A woman who is charged with manslaughter in the suicide death of her boyfriend and fellow Boston College student claims that she tried to prevent the tragedy, despite inundating him with text messages demanding he kill himself.
Inyoung You, 21, told investigators that she rushed to Boston parking garage where Alexander Urtula, 22, jumped to his death on May 20 and tried to stop him, two law enforcement officials told the Boston Globe.
You, a native of South Korea who grew up in Washington state, was indicted this week on involuntary manslaughter charges in Urtula’s death. Prosecutors said that You sent Urtula thousands of text messages urging him to kill himself.
You had used her phone to track Urtula to the garage and was present when he killed himself, prosecutors have said.
Inyoung You, 21, was ‘physically, verbally and psychologically abusive’ to fellow Boston College student Alexander Urtula during an 18-month relationship, Suffolk District Attorney Rachael Rollins said at a news conference. Both are pictured above
On the day of his death, Urtula’s parents, immigrants from the Philippines, were present on campus for his graduation, and he contacted them that morning saying that he planed on hurting himself, the law enforcement officials said.
You dropped out of Boston College following Urtula’s death and fled to South Korea.
Authorities said Monday they are ‘cautiously optimistic’ she will return to face charges, but Suffolk District Attorney Rachael Rollins said her office is prepared to pursue extradition.
It is unclear whether an extradition request has been filed, and the Justice Department said it does not comment on individual requests, including whether they exist.
Legal experts say that the novelty of the legal theory behind the prosecution may present challenges if You tries to fight extradition.
America’s extradition treaty with South Korea includes a clause stipulating that the charges must be for a crime that is recognized in both countries.
‘South Korea might argue that the mode of participation in the crime would not be recognized under South Korean law, in the fact this is a fairly unorthodox mode of participation,’ John Cerone, a visiting professor of international law at The Fletcher School at Tufts University, told the Boston Herald.
The state of Massachusetts previously successfully prosecuted Michelle Carter for involuntary manslaughter for using text messages and phone calls to encourage her boyfriend, Conrad Roy, to kill himself in 2014.
However, there are few if any other precedents in the U.S., and it is unclear whether such a case has been prosecuted in South Korea.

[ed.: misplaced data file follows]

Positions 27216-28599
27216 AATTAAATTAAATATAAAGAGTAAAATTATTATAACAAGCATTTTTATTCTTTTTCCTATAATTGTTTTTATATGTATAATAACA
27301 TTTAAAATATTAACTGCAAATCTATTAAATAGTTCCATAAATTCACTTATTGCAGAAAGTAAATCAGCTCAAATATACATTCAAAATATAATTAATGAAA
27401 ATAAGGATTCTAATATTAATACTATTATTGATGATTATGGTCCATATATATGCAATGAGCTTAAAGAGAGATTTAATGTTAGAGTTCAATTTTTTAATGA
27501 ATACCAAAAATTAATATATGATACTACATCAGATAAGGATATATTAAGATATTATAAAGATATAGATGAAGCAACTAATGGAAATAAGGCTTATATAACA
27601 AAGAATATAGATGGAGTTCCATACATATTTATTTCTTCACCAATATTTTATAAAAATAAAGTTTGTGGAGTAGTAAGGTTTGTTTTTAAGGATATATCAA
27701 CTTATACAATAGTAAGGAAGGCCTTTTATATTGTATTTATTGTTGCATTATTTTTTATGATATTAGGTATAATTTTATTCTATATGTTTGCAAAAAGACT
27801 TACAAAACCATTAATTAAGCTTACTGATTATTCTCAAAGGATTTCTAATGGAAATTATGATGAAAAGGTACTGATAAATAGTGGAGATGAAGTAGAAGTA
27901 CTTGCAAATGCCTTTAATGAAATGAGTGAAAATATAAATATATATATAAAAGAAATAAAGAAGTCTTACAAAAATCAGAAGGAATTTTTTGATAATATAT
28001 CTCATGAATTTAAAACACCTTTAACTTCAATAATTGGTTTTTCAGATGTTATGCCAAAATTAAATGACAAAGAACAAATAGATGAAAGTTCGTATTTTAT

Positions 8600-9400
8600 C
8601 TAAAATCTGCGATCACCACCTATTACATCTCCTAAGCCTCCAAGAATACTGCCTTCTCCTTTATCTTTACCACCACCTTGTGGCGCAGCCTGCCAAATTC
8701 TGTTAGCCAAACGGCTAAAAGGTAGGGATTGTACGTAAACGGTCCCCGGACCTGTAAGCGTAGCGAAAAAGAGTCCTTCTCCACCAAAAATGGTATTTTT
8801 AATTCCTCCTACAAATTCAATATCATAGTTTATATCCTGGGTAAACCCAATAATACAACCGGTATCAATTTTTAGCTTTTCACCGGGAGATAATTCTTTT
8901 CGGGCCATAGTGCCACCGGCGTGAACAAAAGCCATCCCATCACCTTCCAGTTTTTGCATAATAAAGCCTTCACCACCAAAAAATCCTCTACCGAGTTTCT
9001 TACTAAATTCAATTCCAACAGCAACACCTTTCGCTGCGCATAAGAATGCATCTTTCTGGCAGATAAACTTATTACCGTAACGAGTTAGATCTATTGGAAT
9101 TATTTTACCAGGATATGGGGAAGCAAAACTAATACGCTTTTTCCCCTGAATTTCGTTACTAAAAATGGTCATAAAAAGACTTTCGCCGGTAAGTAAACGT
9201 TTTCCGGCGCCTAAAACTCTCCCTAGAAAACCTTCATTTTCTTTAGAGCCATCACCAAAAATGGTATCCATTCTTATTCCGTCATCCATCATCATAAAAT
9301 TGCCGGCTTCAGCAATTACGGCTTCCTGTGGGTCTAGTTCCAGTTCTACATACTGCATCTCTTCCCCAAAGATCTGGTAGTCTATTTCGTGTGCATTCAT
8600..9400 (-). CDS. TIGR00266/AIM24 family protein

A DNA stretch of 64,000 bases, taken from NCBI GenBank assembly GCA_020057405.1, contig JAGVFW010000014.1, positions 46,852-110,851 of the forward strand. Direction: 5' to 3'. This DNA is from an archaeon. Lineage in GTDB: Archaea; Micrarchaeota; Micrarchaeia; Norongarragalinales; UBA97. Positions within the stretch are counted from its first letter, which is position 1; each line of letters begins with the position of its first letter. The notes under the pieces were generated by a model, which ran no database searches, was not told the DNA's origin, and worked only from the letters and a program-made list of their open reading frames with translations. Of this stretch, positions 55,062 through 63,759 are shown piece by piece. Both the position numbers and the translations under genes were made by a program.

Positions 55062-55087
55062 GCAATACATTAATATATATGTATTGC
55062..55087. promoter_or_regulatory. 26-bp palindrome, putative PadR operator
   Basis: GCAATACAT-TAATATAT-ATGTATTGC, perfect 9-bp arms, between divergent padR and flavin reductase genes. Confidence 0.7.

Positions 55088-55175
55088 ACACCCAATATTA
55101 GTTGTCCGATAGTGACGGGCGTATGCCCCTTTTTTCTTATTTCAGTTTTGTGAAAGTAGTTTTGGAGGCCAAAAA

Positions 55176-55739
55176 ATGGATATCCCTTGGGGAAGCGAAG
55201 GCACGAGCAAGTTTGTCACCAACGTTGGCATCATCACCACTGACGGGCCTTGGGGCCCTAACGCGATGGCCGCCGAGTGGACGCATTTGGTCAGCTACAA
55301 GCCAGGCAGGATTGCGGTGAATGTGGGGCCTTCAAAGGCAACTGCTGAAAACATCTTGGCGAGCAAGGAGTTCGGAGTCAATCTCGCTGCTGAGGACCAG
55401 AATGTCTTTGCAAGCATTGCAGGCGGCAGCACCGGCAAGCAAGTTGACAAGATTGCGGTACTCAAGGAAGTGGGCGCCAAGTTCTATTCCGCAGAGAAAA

Prosecutors in Boston say that You had ‘complete and total control’ over her boyfriend before he took his own life.
Inyoung You, 21, was ‘physically, verbally and psychologically abusive’ Urtula during an 18-month relationship, Rollins said at a news conference on Monday.
Rollins said she sent the 22-year-old – who was originally from Cedar Grove, New Jersey – more than 47,000 text messages in the last two months of their relationship, including many urging him to ‘go kill himself’ or ‘go die’.
‘You also tracked Urtula and was nearby when he died in Boston on May 20, the day of his Boston College graduation,’ she said in court.
District Attorney Rachael Rollins acknowledged similarities between You’s case and Carter’s case but said there were significant differences as well, such as the complete control You had over Urtula
The case was likened to that of Michelle Carter the Massachusetts woman who was sentenced to 15 months in jail after she was convicted in 2017 of involuntary manslaughter for using text messages and phone calls to encourage her boyfriend, Conrad Roy, him to kill himself in 2014
Rollins acknowledged similarities between You’s case and Carter’s case but said there were significant differences as well, such as the complete control You had over Urtula.
‘Many of the messages display the power dynamic of the relationship, wherein Ms. You made demands and threats with the understanding that she had complete and total control over Mr. Urtula both mentally and emotionally,’ Rollins said.
You isolated Urtula from friends and family and was aware of the depression and suicidal thoughts brought on by her abuse, the district attorney said.
Prosecutors are in negotiations with You’s counsel to get her to return to the US voluntarily, but if she does not, Rollins said, she will start extradition proceedings.
Representatives who could speak for You could not immediately be located. A spokesman for Rollins said he could not disclose the name of You’s counsel.
Urtula was a biology major who had completed his course work and was working as a researcher at a hospital in New York at the time of his death, Boston College spokesman Jack Dunn said in an emailed statement. He was also active in the Philippine Society of Boston College, an organization of Filipino American students.
You studied economics at Boston College and had been scheduled to graduate next May but withdrew in August, Dunn said.
Carter’s lawyers maintained her texts were constitutionally protected free speech. Her conviction was upheld by the Massachusetts Supreme Judicial Court, but has been appealed to the US Supreme Court, which hasn’t yet decided whether it will take up the case.
For confidential support call the National Suicide Prevention Line: 1-800-273-8255